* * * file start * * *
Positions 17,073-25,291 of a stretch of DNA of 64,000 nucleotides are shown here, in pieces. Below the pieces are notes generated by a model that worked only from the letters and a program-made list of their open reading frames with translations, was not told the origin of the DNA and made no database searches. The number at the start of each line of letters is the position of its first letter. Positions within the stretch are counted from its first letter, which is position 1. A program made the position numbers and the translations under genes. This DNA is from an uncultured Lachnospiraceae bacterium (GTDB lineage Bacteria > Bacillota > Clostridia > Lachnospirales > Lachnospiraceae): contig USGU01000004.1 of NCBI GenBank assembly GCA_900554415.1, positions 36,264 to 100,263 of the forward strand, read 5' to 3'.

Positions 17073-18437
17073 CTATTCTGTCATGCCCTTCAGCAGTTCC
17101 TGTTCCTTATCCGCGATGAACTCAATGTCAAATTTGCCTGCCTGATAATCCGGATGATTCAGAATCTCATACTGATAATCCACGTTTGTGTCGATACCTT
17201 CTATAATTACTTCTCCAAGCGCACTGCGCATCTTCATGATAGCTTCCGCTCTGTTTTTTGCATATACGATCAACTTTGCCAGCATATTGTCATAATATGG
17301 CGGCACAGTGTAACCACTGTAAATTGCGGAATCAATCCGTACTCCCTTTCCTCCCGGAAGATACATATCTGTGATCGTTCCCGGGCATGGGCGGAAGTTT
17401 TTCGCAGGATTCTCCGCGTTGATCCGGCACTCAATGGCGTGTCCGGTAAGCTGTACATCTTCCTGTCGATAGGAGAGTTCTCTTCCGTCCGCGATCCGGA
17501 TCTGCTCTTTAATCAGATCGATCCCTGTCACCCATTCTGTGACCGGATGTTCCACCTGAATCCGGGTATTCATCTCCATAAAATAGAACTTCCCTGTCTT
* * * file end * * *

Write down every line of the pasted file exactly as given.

Positions 17,073-25,291 of a stretch of DNA of 64,000 nucleotides are shown here, in pieces. Below the pieces are notes generated by a model that worked only from the letters and a program-made list of their open reading frames with translations, was not told the origin of the DNA and made no database searches. The number at the start of each line of letters is the position of its first letter. Positions within the stretch are counted from its first letter, which is position 1. A program made the position numbers and the translations under genes. This DNA is from an uncultured Lachnospiraceae bacterium (GTDB lineage Bacteria > Bacillota > Clostridia > Lachnospirales > Lachnospiraceae): contig USGU01000004.1 of NCBI GenBank assembly GCA_900554415.1, positions 36,264 to 100,263 of the forward strand, read 5' to 3'.

Positions 17073-18437
17073 CTATTCTGTCATGCCCTTCAGCAGTTCC
17101 TGTTCCTTATCCGCGATGAACTCAATGTCAAATTTGCCTGCCTGATAATCCGGATGATTCAGAATCTCATACTGATAATCCACGTTTGTGTCGATACCTT
17201 CTATAATTACTTCTCCAAGCGCACTGCGCATCTTCATGATAGCTTCCGCTCTGTTTTTTGCATATACGATCAACTTTGCCAGCATATTGTCATAATATGG
17301 CGGCACAGTGTAACCACTGTAAATTGCGGAATCAATCCGTACTCCCTTTCCTCCCGGAAGATACATATCTGTGATCGTTCCCGGGCATGGGCGGAAGTTT
17401 TTCGCAGGATTCTCCGCGTTGATCCGGCACTCAATGGCGTGTCCGGTAAGCTGTACATCTTCCTGTCGATAGGAGAGTTCTCTTCCGTCCGCGATCCGGA
17501 TCTGCTCTTTAATCAGATCGATCCCTGTCACCCATTCTGTGACCGGATGTTCCACCTGAATCCGGGTATTCATCTCCATAAAATAGAACTTCCCTGTCTT